TRAPPIST-1 planets could contain substantial amounts of water

TRAPPIST-1 planets could contain substantial amounts of water

Kenneth Drake
September 2, 2017

Astronomer Vincent Bourrier of the Observatoire de l'Université de Genève led an worldwide team that included scientists from NASA and MIT to attempt to determine if there's water 40 light-years away on the seven Earth-sized planets orbiting TRAPPIST-1, a system which claims the biggest number of Earth-sized planets we've found to date. "Our results suggest that water, and potentially life, could have survived in the TRAPPIST-1 system, despite the relatively intense ultraviolet and X-ray irradiation of the planets".

Following up on the discovery, an worldwide team of scientists led by the Swiss astronomer Vincent Bourrier from the Observatoire de l'Université de Genève, used the Space Telescope Imaging Spectrograph (STIS) on the NASA/ESA Hubble Space Telescope to study the amount of ultraviolet radiation received by the individual planets of the system. Late-stage outgassing could also have contributed significant amounts of water for the outer, more massive planets after they entered the habitable zone.

"Ultraviolet radiation is an important factor in the atmospheric evolution of planets", said lead author Swiss astronomer Vincent Bourrier, from the Observatoire de l'Université de Genève. Scientists believe this water vapor is a result of intense heat caused by exposure to ultraviolet radiation. For the observation of the TRAPPIST-1, researchers took more than three months and used the Space Telescope Imaging Spectrograph (STIS) aboard Hubble Space telescope.

An global team of astronomers used the NASA/ESA Hubble Space Telescope to estimate whether there might be water on the seven earth-sized planets orbiting the nearby dwarf star TRAPPIST-1.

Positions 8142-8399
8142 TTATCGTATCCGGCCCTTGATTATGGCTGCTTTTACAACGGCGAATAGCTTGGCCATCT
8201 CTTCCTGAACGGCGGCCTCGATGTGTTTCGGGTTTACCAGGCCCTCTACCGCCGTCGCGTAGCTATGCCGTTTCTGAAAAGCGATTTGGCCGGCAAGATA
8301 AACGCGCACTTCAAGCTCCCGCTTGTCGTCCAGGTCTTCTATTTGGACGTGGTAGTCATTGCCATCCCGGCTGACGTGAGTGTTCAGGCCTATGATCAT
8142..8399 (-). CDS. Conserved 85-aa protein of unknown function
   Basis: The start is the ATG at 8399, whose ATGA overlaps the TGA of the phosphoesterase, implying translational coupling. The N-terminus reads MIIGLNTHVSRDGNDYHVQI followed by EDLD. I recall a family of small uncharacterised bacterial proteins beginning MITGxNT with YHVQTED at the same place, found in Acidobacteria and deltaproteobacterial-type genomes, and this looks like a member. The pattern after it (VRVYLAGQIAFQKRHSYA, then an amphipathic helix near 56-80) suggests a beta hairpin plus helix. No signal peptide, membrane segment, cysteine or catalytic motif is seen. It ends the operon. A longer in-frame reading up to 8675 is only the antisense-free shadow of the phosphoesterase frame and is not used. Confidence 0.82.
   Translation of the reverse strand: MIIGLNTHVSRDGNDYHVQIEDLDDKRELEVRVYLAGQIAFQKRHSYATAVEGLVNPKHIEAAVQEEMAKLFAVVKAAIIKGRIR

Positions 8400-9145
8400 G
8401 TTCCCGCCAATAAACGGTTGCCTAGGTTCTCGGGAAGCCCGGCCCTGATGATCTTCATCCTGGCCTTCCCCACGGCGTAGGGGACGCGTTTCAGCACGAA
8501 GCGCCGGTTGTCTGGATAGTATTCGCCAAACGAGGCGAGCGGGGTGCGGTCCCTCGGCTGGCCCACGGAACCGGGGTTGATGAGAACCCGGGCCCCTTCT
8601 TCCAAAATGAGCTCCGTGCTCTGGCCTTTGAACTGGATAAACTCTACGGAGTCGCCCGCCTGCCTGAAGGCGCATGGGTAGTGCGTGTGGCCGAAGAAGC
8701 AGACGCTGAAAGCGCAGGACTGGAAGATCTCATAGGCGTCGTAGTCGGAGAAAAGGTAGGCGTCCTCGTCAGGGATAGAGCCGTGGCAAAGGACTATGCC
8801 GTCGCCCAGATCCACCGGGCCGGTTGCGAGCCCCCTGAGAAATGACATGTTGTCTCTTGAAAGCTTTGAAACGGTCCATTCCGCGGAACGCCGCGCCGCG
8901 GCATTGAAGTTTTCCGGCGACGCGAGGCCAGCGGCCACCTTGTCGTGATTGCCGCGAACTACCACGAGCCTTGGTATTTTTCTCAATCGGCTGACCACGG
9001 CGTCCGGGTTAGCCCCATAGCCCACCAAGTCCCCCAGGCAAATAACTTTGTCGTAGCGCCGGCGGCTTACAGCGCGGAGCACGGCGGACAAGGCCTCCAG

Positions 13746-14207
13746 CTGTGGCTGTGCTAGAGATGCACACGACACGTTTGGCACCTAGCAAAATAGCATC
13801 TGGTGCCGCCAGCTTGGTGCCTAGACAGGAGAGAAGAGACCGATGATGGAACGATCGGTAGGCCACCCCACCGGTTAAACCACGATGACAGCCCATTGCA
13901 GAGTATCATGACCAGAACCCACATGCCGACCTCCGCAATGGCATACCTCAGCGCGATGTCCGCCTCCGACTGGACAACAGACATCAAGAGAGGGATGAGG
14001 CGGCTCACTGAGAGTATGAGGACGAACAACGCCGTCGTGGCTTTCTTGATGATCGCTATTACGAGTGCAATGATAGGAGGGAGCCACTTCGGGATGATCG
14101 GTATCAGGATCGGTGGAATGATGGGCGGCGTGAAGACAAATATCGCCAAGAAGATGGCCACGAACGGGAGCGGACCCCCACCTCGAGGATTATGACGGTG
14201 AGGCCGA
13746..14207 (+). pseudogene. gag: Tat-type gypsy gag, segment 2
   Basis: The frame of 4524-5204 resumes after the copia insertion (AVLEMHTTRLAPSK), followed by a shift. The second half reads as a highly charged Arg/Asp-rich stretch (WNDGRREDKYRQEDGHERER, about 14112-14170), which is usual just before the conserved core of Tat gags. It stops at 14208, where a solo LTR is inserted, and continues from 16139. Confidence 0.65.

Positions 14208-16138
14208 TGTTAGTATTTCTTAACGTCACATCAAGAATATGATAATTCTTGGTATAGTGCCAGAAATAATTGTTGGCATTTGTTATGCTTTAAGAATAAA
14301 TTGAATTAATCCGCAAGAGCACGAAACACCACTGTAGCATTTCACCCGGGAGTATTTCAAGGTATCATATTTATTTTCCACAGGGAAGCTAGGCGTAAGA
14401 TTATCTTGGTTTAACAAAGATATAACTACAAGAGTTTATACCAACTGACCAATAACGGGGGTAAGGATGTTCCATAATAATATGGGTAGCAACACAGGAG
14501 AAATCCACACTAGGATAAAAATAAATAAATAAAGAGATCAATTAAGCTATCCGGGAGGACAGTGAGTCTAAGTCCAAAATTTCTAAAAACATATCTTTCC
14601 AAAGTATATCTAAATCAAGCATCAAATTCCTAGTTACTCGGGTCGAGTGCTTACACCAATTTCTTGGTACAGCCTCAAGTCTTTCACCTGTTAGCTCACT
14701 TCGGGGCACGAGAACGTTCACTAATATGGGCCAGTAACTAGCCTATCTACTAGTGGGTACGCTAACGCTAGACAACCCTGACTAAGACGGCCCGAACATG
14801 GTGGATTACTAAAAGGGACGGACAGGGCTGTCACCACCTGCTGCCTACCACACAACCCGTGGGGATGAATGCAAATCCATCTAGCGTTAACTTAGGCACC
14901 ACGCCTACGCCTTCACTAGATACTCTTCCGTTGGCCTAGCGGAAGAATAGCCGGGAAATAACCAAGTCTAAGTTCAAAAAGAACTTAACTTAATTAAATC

However, as far as finding signs of hydrogen surrounding the TRAPPIST-1 worlds, the results on that were inconclusive.

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Because hydrogen gas is so light, it can escape the atmosphere of the exoplanets and be detected by Hubble, suggesting the possible presence of atmospheric water vapour. First we were told that they were good candidates in the search for alien life, only to later find out that the ultraviolet radiation from the star probably destroyed the atmosphere and surface water of the planets before life could form. The observed amount of ultraviolet radiation emitted by TRAPPIST-1 indeed suggests that the planets could have lost very big amounts of water over the course of their history.

The level of ultraviolet energy projected onto each planet is important.

The team concluded that TRAPPIST-1b and 1c, the two innermost planets, are the most dry having lost up to 20 Earth-oceans-worth of water over the last 8 billion years.

The outer planets in the system - including TRAPPIST-1e, f and g which are in the habitable zone - lost much less, equivalent to around 3 times the ocean stores on Earth.